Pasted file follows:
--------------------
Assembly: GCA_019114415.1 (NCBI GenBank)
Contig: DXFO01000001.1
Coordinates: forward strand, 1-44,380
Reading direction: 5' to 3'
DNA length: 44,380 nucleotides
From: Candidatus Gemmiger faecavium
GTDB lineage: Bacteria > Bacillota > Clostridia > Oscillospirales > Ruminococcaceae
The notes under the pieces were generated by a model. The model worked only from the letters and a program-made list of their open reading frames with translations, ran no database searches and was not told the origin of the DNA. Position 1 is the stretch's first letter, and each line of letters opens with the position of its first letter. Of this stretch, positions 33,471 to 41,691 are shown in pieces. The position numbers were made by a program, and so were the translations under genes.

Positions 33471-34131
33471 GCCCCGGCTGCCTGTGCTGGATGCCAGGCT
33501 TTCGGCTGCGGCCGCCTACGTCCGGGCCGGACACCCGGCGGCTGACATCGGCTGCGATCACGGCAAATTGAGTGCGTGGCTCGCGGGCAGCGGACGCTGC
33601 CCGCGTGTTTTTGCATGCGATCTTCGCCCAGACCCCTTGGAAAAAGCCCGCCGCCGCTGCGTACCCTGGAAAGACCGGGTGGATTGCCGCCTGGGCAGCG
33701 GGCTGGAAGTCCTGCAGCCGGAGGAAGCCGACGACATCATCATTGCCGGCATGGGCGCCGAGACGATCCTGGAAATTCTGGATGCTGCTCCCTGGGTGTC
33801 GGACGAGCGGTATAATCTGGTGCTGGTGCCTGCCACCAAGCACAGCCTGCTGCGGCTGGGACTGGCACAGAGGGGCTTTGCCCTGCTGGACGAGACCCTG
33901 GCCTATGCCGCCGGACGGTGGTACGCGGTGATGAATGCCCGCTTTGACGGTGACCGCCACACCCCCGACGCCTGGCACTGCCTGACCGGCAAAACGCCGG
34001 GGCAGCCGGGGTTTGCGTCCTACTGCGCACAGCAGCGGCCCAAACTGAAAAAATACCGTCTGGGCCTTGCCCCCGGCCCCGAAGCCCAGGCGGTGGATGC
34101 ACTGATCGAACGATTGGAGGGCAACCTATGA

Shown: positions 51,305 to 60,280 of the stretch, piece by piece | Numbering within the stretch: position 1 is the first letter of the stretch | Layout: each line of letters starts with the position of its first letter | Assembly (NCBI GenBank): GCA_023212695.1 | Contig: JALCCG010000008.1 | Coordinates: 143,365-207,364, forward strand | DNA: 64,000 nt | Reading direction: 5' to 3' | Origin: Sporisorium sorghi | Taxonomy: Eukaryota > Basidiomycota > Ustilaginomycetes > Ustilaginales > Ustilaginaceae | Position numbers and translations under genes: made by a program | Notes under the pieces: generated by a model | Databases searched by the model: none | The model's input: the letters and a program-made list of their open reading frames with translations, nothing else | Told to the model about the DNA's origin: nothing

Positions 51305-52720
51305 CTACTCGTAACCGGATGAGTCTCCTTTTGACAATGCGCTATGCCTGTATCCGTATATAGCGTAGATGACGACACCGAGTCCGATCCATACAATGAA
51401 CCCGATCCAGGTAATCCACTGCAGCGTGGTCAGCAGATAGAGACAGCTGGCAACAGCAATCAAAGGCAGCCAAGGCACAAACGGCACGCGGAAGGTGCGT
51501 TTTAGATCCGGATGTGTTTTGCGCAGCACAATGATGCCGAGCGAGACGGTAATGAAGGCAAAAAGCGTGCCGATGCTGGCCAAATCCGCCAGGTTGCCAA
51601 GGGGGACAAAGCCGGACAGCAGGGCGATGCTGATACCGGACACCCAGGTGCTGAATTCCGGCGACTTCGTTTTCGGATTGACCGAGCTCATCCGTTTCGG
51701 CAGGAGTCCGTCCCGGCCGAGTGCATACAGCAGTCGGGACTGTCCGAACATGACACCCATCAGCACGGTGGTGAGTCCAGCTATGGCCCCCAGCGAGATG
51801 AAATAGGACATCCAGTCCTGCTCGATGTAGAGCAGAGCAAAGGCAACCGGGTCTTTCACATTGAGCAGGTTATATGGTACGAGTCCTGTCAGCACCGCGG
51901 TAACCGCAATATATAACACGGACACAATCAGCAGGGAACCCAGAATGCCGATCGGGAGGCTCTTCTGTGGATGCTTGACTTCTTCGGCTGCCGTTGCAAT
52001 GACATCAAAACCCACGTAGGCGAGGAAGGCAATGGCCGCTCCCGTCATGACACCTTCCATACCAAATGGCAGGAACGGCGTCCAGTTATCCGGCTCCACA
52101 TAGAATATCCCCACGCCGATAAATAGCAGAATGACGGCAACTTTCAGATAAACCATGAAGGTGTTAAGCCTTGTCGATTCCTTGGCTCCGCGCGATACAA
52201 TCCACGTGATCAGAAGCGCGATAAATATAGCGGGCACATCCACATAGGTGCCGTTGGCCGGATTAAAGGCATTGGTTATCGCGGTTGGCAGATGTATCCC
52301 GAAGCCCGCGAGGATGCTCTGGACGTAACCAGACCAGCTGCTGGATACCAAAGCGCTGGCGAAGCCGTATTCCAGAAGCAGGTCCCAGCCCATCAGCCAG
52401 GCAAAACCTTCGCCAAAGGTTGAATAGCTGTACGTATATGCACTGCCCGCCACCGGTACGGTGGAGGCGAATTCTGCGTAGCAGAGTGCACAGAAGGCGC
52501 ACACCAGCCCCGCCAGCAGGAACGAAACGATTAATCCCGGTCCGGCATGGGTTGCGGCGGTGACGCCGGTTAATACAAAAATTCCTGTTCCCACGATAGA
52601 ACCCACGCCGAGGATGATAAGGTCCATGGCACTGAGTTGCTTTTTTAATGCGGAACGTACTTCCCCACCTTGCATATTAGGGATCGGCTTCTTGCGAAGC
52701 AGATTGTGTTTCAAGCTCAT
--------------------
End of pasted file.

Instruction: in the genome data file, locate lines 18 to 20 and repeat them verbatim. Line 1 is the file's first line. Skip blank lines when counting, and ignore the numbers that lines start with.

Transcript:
Shown: positions 51,305 to 60,280 of the stretch, piece by piece | Numbering within the stretch: position 1 is the first letter of the stretch | Layout: each line of letters starts with the position of its first letter | Assembly (NCBI GenBank): GCA_023212695.1 | Contig: JALCCG010000008.1 | Coordinates: 143,365-207,364, forward strand | DNA: 64,000 nt | Reading direction: 5' to 3' | Origin: Sporisorium sorghi | Taxonomy: Eukaryota > Basidiomycota > Ustilaginomycetes > Ustilaginales > Ustilaginaceae | Position numbers and translations under genes: made by a program | Notes under the pieces: generated by a model | Databases searched by the model: none | The model's input: the letters and a program-made list of their open reading frames with translations, nothing else | Told to the model about the DNA's origin: nothing

Positions 51305-52720
51305 CTACTCGTAACCGGATGAGTCTCCTTTTGACAATGCGCTATGCCTGTATCCGTATATAGCGTAGATGACGACACCGAGTCCGATCCATACAATGAA